3 Tips for SMA Patients to Manage Sleep Apnea

Kevin Schaefer avatar

by Kevin Schaefer |

Share this article:

Share article via email

According to a 2016 study published by Sleep Medicine, about one in six young people with SMA types 2 and 3 exhibit some kind of sleep disorder. As the muscles deteriorate in SMA patients, breathing difficulties and trouble sleeping are common side effects.

Nevertheless, there are ways to manage this so that you or your child can get a better night’s sleep. These suggestions are based on the experiences of other SMA individuals, but make sure to consult a pulmonologist or other medical specialist for professional advice.

Schedule a Sleep Study
The first step in managing sleep apnea is to schedule a sleep study. Though a sleep study can be tedious and costly, it allows doctors to observe a patient’s specific sleep patterns and determine what causes them to wake up regularly during the night.

Sometimes, something as simple as changing a person’s BiPAP settings will fix the problem. In other cases, extensive chest PT and even surgery may be necessary. Regardless, scheduling a sleep study helps pulmonologists determine the best treatment option for their patient’s sleep apnea.

MORE: Three tips for dealing with SMA-related depression

Use a BiPAP Machine on a Regular Basis
One of the best ways for SMA patients to manage sleep apnea and breathe better at night is to use a BiPAP machine. This machine delivers pressurized air to the patient’s airways. The air flows through a tube which is connected to the patient’s face mask.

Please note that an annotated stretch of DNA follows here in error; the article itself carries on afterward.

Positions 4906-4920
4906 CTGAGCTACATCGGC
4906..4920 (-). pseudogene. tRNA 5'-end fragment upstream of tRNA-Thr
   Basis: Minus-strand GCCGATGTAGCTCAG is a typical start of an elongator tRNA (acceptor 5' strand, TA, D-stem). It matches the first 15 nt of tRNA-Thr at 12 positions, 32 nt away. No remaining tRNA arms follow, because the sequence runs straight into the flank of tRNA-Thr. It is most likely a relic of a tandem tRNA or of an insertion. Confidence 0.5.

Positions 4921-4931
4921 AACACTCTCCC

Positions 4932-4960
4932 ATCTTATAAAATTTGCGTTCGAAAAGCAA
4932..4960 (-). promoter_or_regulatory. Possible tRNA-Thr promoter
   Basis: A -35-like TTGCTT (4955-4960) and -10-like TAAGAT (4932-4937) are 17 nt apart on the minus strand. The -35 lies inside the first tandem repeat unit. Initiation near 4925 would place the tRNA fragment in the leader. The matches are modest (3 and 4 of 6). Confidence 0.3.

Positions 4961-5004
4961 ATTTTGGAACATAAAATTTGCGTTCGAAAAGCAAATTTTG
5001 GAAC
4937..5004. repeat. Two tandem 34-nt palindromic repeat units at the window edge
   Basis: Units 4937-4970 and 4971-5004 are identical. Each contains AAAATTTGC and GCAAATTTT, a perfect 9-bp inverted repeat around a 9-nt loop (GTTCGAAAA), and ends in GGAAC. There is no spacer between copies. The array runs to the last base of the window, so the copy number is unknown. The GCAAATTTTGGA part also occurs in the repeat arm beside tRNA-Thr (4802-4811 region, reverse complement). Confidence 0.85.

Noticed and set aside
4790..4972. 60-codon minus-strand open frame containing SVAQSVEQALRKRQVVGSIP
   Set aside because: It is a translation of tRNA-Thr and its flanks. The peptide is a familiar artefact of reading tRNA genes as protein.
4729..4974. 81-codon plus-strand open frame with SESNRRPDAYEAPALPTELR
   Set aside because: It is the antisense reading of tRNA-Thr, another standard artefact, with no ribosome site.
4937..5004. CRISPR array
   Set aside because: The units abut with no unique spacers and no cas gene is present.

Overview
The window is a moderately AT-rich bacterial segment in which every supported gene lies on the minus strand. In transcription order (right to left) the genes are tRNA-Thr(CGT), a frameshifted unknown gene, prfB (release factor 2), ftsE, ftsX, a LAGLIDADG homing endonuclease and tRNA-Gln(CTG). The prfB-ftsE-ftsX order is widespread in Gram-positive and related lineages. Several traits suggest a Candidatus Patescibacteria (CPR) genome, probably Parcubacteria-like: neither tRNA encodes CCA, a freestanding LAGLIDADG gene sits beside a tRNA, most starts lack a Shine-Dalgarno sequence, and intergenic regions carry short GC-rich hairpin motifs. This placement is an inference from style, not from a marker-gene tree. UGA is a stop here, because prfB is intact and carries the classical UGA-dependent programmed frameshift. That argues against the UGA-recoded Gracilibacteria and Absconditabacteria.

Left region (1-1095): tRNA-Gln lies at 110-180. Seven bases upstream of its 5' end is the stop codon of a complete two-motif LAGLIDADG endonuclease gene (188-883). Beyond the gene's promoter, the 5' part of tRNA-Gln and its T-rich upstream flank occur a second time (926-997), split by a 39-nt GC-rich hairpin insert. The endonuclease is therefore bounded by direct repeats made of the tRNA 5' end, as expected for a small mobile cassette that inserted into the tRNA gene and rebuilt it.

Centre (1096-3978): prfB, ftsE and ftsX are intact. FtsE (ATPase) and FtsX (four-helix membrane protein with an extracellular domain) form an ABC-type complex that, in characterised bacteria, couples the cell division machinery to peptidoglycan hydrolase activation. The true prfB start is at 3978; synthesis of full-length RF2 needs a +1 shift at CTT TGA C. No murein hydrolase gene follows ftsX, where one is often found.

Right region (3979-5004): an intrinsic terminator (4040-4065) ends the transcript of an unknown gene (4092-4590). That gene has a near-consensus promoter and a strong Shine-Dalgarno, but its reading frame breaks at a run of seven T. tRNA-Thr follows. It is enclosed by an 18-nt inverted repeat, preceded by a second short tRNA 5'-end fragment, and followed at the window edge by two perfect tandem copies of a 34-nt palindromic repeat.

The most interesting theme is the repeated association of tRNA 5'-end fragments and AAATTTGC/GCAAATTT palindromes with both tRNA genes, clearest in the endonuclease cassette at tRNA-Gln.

Additionally, the settings for the BiPAP can be adjusted to meet the needs of each user. A sleep study typically helps determine the proper settings, which can be adjusted at any time. Even when an SMA patient is not dealing with a cold or related illness, using a BiPAP machine regularly helps maintain breathing, thereby reducing sleep apnea.

Physical Therapy
In addition to wearing a BiPAP at night, using other devices like the Vest Airway Clearance System and doing physical therapy often helps SMA patients manage sleep apnea. Whether it’s aquatic or on-land therapy, it’s important for SMA patients to work their muscles to the best of their ability. This kind of exercise often helps combat breathing difficulties, and it helps to couple it with using chest PT devices.

For more information about managing sleep apnea, talk with your pulmonologist and others in the SMA community, and consult online resources like Cure SMA.

MORE: Four tools to help SMA individuals through the winter

SMA News Today is strictly a news and information website about the disease. It does not provide medical advice, diagnosis or treatment. This content is not intended to be a substitute for professional medical advice, diagnosis, or treatment. Always seek the advice of your physician or another qualified health provider with any questions you may have regarding a medical condition. Never disregard professional medical advice or delay in seeking it because of something you have read on this website.